are struggling during this financial crisis. we get calls related to those. we are trying to educate homeowners about that so they did not become victims in the first place. but a lot of people will lose their homes of the situation. host: christy romero, special inspector general for tarp. the question about the teeth -- question of to this executive pay, if treasury signed off on it, what can sigtarp really do? guest: we make recommendations to treasury and a half to be dealt with. we also report to congress. we send these reports to congress and congress helps put teeth in it. but a ultimately we have a lot of recommendations that are not implemented and they need to be. this is an example that shows how bad it can be a treasury does not implement the recommendation. i am looking forward to a new secretary of treasury coming in to talk about those recommendations and changes that can be made. and we will not give up. we will look at 2013 pay. we will not stop. because alternately we are here to protect taxpayers. host: amelia, ohio. democrats' line. caller: how are you? my question is about
that his son needs a good education for a better future -- despairs at the thought. >> i cannot invest in my son's future. he is in school and needs help, an i cant pay for a pvate tur. >> the rock of gibraltar -- without it, the situation in the border region would be even worse, but the spanish conservative government in madrid still complains. it stopped communicating with the colony. the accusations are well known. gibraltar's wealthy economic boon is only possible because it is a tax haven, a paradise for gamblers. for the people of gibraltar, it is pure slander. >> any independent review, such asy the international monetary fund, has shown that gibraltar is by most measures an extremely well regulated and well governed jurisdiction. >> gibraltar abolished certain tax benefits under pressure from the european union, before the spanish government, that is not enough, an attitude which makes gibraltar's neighbors angry. >> we cannot be the loser of an anti-gibraltar policy made in madrid. it is not a problem for us. it is an opportunity. >> people traveling from gibraltar to spain a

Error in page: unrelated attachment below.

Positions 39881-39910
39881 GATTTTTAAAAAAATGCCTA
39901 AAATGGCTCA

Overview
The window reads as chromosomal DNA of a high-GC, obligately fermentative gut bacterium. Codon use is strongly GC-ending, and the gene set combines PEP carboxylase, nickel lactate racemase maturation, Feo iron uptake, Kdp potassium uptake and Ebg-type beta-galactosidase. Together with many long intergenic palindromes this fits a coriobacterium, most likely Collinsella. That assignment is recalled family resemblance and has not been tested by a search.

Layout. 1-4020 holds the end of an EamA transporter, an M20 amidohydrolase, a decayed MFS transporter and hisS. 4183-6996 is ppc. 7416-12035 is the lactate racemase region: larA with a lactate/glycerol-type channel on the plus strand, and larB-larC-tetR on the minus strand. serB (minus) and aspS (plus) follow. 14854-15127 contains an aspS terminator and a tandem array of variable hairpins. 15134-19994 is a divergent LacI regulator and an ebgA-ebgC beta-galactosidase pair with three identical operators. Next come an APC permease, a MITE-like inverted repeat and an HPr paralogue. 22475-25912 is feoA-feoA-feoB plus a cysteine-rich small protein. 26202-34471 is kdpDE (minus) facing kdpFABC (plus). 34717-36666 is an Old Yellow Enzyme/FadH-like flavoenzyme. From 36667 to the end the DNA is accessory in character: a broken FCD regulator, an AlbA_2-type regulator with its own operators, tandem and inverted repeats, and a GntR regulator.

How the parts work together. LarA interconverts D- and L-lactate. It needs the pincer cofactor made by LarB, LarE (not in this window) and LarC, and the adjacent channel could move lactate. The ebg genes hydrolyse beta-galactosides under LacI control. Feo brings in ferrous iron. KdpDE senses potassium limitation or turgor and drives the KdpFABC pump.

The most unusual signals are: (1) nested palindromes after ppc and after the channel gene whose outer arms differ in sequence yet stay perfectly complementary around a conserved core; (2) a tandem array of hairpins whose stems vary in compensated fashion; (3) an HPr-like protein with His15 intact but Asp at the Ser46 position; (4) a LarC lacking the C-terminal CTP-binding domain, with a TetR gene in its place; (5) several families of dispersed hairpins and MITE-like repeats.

? >> what i mean is that my education, i have been looking at old movies that i love. we speak about the reputation of the parisian, which was supposed to dress very well. i think that, you know, in france, the eccentricity -- for me, eccentricity is very chic and it is what i love. it is so much about the good taste, which paralyzed. it is still a city where everybody meets profession, sure, but it is sad that you did not seek only may be in the young people, but you do not see when people are in the rain, let's say, in society, like having the joy to address. like you have to be like the color of the street of paris. you ought not to be remarkable. it is very demanding of the people. so i said to the people, no, we have to be like everyone else. in london, it was completely different, and it still is. more distance that makes them, for me, more fascinating than the french. >> we want to take questions from the audience, but i did just want to ask you a quick question about your work in movies because that has been so extraordinarily exceptional. i think probably a lot of people --
. a dutch theater troupe is on a mission to change that. they have come to berlin to educate children about online etiquette. in this play, these two want to become famous musicians. cady wants to help, but she goes too far. she convinces the girl to take off her clothes in a music video and upload it to the internet without permission. the situation escalates when she takes to face but to defend herself. the actors interact with the kids to learn about their own online experiences. >> a lot of them already have a very good idea about what is good and what is bad etiquette. but the knowledge is kind of scattered. one kid will know one thing and another will know something else. so if we can come together in a group and shared these pieces of knowledge, that is important to us. >> in this exercise, when students suggest that they not put the video online. it prevents a possible fallout. he and his classmates have learned a lot. >> i learned that i should not upload pictures like of a girl that i have taken pictures of, for instance, without asking her first. >> i will be more careful about p